Marshall’s pamphlet of the peaks nears centennial
By Philip Terrie
In the heyday of 19th century sport in the Adirondacks the classic image of recreation in our region involved boats. This was the era of Murray’s Fools, the tourist boom precipitated by W. H. H. Murray’s best-selling “Adventures in the Wilderness; or, Camp-Life in the Adirondacks” (1869). Campers camped, hunters hunted, and anglers fished on and around water. Guides rowed their guideboats, while clients cast their flies. Or they shot white-tailed deer chased to water by hounds or hypnotized by jacklights along lake or river shores. In mass-produced lithography, sold coast to coast by Currier and Ives, the popular image of Adirondack recreation overwhelmingly focused on water.
A few people made their way up Marcy and others of the peaks accessible (at that time, barely) from Newcomb, Keene Valley, and Lake Placid. Some of the classic travel narratives from the mid-19th century include envy-inducing accounts of scrambling up Marcy, usually along the Lake Colden and Opalescent River route, and a summit shared with no one: Joel T. Headley’s “The Adirondack” (1849) and Benson Lossing’s “The Hudson” (1866), for example. A well-worn Adirondack anecdote is the tale of how Theodore Roosevelt learned that he was about to become president of the United States while climbing Marcy from the Tahawus Club in 1901. Where they existed at all, trails were rough and uncompromisingly steep, laid out, with no regard for erosion and without such modern design features as switchbacks or water bars, by local guides hired by the rare client willing to get around by foot rather than lounging in the stern of a guideboat.
But there was one especially talented writer who described, in marvelous, often hyper-ventilated prose, the excitement of climbing and working among the High Peaks. This was State Surveyor Verplanck Colvin, whose annual reports to the legislature constitute some of the most stirring Adirondack writing of his or any era. Most of his work was outside the High Peaks, as he searched for ancient boundaries and mapped previously unknown ponds throughout the vast area now surrounded by our blue line. But his accounts of a midnight descent from Gothics or of the arduous labor of running meticulously accurate leveling stations all the way from Lake Champlain to the summit of Marcy—a feat completed in an October blizzard— inspired a few readers to follow in his footsteps and perhaps plant their feet in places where even Colvin and other hikers had not preceded them.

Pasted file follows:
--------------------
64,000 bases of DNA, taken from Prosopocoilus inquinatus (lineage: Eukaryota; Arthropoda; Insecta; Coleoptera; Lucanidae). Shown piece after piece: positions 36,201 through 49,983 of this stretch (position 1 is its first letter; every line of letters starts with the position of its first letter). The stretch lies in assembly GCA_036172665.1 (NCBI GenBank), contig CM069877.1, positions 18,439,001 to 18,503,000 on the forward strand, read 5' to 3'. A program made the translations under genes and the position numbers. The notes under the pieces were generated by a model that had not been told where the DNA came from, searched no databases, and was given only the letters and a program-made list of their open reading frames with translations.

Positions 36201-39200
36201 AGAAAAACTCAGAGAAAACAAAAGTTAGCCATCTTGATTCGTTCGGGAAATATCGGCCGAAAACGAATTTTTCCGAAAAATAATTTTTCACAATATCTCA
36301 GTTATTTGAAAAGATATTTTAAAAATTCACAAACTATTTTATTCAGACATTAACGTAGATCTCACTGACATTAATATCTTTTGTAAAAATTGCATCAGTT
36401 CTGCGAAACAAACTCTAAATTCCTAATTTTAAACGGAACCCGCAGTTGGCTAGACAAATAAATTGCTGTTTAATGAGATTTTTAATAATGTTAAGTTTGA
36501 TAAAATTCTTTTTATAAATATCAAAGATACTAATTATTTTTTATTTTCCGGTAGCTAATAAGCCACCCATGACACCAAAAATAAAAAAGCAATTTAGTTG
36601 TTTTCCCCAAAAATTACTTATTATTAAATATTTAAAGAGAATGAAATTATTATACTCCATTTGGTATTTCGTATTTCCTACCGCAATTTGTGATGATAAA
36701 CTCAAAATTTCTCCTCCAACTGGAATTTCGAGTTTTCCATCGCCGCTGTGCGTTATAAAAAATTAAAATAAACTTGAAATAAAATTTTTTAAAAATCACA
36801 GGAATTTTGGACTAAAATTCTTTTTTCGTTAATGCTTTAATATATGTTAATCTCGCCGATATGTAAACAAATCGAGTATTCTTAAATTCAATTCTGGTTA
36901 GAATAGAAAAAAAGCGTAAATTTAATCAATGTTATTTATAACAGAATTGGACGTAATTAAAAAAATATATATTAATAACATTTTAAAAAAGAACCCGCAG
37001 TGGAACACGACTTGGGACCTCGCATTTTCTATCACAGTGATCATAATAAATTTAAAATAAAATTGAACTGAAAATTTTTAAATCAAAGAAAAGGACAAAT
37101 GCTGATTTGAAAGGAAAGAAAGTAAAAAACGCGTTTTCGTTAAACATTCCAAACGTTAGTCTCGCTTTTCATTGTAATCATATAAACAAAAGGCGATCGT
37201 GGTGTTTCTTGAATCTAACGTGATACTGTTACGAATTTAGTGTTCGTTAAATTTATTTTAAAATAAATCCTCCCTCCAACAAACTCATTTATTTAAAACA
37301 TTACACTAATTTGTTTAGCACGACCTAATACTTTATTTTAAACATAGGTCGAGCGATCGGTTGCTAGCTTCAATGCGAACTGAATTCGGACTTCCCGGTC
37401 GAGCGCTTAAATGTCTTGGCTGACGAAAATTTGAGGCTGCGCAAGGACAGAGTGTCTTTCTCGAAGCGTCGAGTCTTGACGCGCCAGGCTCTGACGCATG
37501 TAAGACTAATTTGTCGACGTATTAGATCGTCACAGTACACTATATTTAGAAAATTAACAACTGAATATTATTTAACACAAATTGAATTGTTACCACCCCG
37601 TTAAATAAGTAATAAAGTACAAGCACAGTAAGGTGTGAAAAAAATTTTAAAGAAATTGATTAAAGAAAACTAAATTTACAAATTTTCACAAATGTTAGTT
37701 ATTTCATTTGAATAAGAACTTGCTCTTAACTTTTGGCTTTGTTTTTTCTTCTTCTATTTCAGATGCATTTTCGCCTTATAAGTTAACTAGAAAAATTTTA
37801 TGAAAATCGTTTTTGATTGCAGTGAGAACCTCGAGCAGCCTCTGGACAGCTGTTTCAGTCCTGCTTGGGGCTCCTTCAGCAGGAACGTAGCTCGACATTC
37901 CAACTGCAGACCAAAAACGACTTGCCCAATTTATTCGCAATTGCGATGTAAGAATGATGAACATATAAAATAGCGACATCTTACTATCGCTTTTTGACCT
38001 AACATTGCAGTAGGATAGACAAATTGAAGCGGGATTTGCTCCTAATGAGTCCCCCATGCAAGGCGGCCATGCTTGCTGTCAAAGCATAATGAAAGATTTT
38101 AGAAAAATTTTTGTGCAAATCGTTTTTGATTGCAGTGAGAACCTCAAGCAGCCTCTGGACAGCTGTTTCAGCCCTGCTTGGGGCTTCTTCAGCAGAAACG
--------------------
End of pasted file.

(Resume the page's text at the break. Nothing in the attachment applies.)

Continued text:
Among these were teenage brothers Robert and George Marshall, whose family spent summers at Knollwood, a compound on Lower Saranac Lake. In the 1910s Bob and George discovered in their father’s library copies of the book-length reports Colvin submitted to the state legislature. Colvin’s adventures grabbed them, and they began planning adventures of their own. They pored over Colvin’s prose and pulled out the current maps. Eventually they concocted a scheme to occupy their summer days and challenge their stamina and route-finding. The execution of this plan was written up by Bob Marshall as a pamphlet, “The High Peaks of the Adirondacks,” published by the fledgling Adirondack Mountain Club in 1922. It was ADK’s and Marshall’s first publication—the first of many for both author and club. The centennial of this brief and now-rare item is right around the corner.
Eventually they, along with the family’s guide and friend of many years, Herbert Clark of Saranac Lake, landed on a plan to ascend every one of the high peaks over 4,000 feet high. First, they had to define what they meant by a “high peak.” Is Mount Seward one peak or several? Ditto for Santanoni and for several other massifs. This pamphlet does not explain how they answered these questions, but it shares their conclusions: Mount Seward offers three peaks—now known as Seward, Donaldson, and Emmons—and there are three Santanonis—now named Santanoni, Panther, and Couchsachraga. The Marshalls concluded that there were forty-two 4000-footers.